I think the basic problem here is a matter of terminology.
You were told that a Linked Style contains paragraph+character formatting,
but that does not mean that all styles do not contain
paragraph+character formatting. In fact all styles do, linked or not.
Word is a very old product. It has evolved a lot, but the basic concepts
have stayed the same across all iterations.
Word in fact has only two basic concepts: text and style. Every time you change
the format of any part of the text, you are in effect creating a new
internal style. Every part of the text has its formatting defined by
a style, meaning one and only one style, which may build upon existing styles,
but is still the only one that applies for that text.
An example from one of the references below:
if you have a paragraph formatted as MyBody, you select the paragraph, and then you explicitly apply some formatting (such as bold or italic), then you'll see a new entry in the Styles task pane. This entry will be something such as "MyBody + Bold," indicating that the document now contains at least one instance of this deviation from the standard MyBody style.
In this example, the new style is linked to MyBody, because it modifies
it in its character attribute of Bold.
You may also create new styles based-on, or in Word terminology linked-to,
an existing style.
You cannot convert a non-linked style to linked, for the simple reason that a
linked style must be based on some basic style, original or modified.
Word just doesn't know how to handle such a modification, it is perhaps just
not implemented, so is disallowed in the dialog.
Since you are looking to having your own styles in all (or many) documents,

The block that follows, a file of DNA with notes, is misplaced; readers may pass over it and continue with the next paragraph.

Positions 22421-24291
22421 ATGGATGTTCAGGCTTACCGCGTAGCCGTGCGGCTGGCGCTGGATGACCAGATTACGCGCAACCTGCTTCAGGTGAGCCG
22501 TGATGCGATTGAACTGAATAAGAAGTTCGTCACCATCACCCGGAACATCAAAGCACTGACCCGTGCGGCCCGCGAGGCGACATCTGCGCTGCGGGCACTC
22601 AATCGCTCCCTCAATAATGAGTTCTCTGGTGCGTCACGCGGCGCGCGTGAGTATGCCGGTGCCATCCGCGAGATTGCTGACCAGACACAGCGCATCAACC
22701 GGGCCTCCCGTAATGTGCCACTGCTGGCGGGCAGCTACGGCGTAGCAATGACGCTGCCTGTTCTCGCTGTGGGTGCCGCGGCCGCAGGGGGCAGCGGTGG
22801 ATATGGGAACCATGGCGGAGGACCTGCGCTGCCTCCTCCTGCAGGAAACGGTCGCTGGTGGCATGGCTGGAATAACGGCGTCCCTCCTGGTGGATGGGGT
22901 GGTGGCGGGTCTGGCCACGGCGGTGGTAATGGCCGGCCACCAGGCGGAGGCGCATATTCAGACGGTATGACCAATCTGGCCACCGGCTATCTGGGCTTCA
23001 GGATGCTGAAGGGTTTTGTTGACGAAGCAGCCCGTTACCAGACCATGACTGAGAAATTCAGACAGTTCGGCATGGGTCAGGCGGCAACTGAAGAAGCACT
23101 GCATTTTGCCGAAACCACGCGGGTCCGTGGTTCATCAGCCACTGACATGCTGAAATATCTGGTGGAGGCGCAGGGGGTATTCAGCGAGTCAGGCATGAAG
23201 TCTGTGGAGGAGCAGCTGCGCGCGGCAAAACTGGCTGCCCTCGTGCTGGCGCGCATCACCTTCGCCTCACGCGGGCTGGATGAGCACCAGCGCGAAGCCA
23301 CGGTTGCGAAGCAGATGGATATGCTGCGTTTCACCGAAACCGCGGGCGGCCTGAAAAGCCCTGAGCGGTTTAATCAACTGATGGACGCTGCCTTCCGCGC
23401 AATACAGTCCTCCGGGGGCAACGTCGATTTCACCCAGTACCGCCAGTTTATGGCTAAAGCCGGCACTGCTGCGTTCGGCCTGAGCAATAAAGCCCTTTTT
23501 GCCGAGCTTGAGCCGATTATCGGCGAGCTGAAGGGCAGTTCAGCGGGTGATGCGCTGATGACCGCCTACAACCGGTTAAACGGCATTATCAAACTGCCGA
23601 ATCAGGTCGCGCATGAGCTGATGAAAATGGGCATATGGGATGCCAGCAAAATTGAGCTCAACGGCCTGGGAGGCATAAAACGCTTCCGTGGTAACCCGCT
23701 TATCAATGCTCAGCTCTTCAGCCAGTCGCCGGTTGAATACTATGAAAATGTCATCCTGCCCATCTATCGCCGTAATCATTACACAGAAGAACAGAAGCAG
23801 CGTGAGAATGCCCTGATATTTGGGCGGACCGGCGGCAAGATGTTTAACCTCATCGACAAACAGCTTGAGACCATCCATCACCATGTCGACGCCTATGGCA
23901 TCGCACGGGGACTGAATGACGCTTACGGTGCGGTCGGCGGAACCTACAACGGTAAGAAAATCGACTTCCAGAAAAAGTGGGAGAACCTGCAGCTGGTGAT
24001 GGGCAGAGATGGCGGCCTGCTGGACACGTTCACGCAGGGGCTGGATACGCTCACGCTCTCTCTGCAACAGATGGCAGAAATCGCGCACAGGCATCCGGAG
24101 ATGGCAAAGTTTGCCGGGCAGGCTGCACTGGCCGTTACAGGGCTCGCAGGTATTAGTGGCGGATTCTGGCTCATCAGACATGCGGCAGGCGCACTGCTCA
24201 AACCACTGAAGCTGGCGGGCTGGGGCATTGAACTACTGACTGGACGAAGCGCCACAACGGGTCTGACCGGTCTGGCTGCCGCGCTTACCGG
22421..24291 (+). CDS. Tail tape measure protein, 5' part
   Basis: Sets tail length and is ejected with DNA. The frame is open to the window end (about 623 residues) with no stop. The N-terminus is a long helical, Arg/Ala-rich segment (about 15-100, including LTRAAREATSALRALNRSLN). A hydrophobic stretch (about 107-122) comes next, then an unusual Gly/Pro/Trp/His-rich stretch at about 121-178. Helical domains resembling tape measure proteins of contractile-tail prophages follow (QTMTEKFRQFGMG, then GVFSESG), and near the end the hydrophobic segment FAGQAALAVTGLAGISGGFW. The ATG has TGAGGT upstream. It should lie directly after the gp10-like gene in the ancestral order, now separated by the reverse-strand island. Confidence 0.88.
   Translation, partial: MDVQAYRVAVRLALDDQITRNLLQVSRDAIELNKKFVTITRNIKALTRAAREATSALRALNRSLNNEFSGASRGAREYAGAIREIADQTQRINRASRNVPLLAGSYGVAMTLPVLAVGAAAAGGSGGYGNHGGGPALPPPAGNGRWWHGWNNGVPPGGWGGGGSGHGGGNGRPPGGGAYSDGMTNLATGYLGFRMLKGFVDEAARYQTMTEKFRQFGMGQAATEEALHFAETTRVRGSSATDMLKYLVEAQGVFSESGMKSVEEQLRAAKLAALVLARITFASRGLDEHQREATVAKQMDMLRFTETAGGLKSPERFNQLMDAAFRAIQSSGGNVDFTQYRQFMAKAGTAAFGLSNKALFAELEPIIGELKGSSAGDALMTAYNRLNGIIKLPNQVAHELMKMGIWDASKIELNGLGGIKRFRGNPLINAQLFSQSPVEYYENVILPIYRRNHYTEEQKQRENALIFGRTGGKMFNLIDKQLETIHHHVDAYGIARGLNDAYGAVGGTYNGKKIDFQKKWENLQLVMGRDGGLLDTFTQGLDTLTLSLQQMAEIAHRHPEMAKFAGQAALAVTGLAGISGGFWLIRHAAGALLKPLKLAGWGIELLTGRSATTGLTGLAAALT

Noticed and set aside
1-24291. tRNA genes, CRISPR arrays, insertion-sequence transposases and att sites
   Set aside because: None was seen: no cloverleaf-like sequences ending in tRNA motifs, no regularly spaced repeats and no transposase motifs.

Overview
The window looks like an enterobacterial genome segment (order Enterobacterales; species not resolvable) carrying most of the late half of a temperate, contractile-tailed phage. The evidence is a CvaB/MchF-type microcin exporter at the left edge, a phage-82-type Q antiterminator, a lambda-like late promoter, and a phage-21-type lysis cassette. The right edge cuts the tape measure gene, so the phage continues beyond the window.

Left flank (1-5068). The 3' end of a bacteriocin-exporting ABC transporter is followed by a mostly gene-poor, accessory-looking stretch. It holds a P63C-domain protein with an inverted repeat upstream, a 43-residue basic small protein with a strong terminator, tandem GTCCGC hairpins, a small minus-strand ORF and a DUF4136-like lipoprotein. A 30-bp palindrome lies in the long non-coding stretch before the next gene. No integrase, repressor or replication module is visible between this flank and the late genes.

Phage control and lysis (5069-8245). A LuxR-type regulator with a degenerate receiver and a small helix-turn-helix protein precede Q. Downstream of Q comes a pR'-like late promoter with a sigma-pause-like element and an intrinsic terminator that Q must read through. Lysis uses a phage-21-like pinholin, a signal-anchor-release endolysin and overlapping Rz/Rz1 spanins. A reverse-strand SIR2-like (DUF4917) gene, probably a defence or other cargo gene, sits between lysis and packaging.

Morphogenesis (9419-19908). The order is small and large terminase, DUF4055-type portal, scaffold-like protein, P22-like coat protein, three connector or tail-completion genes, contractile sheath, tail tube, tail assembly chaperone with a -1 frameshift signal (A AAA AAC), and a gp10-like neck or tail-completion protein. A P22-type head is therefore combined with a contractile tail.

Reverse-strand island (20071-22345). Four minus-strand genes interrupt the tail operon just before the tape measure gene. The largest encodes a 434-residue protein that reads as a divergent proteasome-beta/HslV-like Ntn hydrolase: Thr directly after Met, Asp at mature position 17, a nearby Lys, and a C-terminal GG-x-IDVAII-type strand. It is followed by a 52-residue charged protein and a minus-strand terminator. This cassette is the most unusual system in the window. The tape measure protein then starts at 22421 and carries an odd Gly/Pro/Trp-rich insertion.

a better mechanism might be the template.
You can always modify the default template,
normal.dotm, and that is fine
as long you only have one default document style on the computer.
It will cause problems when exporting the document to other computers.
Having your own templates for the different types of documents is a safer
methodology, although it creates its own complications.
The template is a special Word document, built-from and based-on an existing template.
You create one via File > New, choose a suitable template, or "Blank document"
Normal.dotm, change the styles to suit your needs, then
File > Save As under some descriptive name in
C:\Users\<your username>\Documents\Custom Office Templates.
Choose the document type as either
Word Template (*.dotx) or
Word Macro-Enabled Template (*.dotm).
A template can be used to create a new document, but can also be attached to an
existing document via the ribbon pane Developer > Document Template.
If the Developer pane is not displayed, go to
File > Options > Customize Ribbon, select the Developer check-box and click OK.
For more information see: